Tuesday, November 4, 2008

Watching the election online

I've spent most of this election day watching for election stories and problems on various web sites. Fortunately, so far things seem to be going pretty smoothly in California. The biggest problem being reported has been long lines earlier this morning, due largely to the fact that a record turnout approaching 14 million voters is expected for this election.

According to the vote-by-mail chart compiled by the California Association of Clerks and Election Officials (available on this page), 7.2 million VBM ballots were issued to California voters, and as of yesterday, at least 4.5 million had been returned to county election offices. In 2004, 8.5 million voters cast ballots at the polls in the Presidential election; this time, it may be more like nine or ten million polling place voters (including many vote-by-mail voters who return their ballots to the polls). Given the high level of turnout, voters may find themselves waiting in long lines this evening to vote.

But long lines because of huge enthusiasm for an election is not the worst kind of problem to have. The worst kind of problem is long lines because voting equipment is malfunctioning or because too many voters are assigned to a polling place, or because the supply of ballots has run out. Fortunately, California has drastically reduced the use of electronic voting machines, state law requires no more than 1,000 registered voters per precinct, and California counties appear to have done a good job estimating the number of ballots needed on hand (and are required to have a contingency plan in place if supplies run short). But in other states, voting equipment malfunctions are causing delays for many voters, along with insufficient polling place staffing or too many voters assigned to one polling place, or a failure to have a contingency plan if equipment fails.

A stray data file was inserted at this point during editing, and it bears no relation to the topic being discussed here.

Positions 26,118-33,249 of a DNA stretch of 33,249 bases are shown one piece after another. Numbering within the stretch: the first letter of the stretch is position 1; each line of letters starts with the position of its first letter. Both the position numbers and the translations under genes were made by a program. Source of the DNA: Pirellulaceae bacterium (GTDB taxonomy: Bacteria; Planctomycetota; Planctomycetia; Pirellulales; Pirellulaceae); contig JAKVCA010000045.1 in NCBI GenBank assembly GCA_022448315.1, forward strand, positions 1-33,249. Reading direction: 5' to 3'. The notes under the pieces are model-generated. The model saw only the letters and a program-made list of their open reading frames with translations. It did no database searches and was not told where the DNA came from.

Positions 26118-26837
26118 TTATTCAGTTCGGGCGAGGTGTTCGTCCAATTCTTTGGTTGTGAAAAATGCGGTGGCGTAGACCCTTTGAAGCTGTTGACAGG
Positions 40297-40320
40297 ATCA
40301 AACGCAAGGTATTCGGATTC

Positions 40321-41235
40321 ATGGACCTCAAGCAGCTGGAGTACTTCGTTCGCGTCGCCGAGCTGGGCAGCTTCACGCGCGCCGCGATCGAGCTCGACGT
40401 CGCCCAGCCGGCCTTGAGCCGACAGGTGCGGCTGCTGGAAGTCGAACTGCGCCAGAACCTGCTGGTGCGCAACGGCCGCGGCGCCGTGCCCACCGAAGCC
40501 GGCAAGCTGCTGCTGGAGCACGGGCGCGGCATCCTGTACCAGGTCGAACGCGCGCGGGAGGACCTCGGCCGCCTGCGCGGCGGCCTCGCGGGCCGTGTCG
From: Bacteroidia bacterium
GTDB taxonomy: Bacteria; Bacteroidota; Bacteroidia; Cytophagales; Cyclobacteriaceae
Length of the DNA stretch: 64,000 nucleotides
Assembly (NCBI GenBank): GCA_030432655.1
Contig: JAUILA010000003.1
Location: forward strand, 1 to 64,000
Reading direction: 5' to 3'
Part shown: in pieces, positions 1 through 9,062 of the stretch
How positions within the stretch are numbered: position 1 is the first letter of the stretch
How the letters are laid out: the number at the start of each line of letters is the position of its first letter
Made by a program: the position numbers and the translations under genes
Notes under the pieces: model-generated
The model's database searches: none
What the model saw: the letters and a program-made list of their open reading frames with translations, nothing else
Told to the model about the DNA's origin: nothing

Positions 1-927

One of the sites I've been visiting today to track problems is CNN's Voter Hotline map, which shows the calls coming in to CNN and the kinds of problems voters are having across the country. Over 94,000 voters have called CNN's Hotline, 800-GOCNN-08. According to the data posted on the CNN site as of 4:30 p.m. Pacific this afternoon, registration problems account for 29 percent of the calls received, followed by mechanical problems which have been reported by 14 percent of callers. 13 percent report problems accessing the polling place, primarily due to long lines.

Another great online resource for tracking election problems around the country is the Our Vote Live Blog and Map. This information is provided by the Election Protection Coalition, which has 10,000 volunteers answering calls made to the 1-866-OUR-VOTE hotline. So far over 40,000 calls have been received on Election Day. According to recent blog postings, voters in some areas of Virginia are waiting as long as seven hours to vote, and voters in some areas of Florida are reportedly waiting five hours.

Once the polls close in California, I will start watching the returns on the Secretary of State's web site, which I expect will be posted here . CVF will also provide links on our home page to all of the county returns. While the presidential election is not expected to be close in California, there are several hotly contested statewide ballot propositions, as well as legislative and congressional contests that will be decided.

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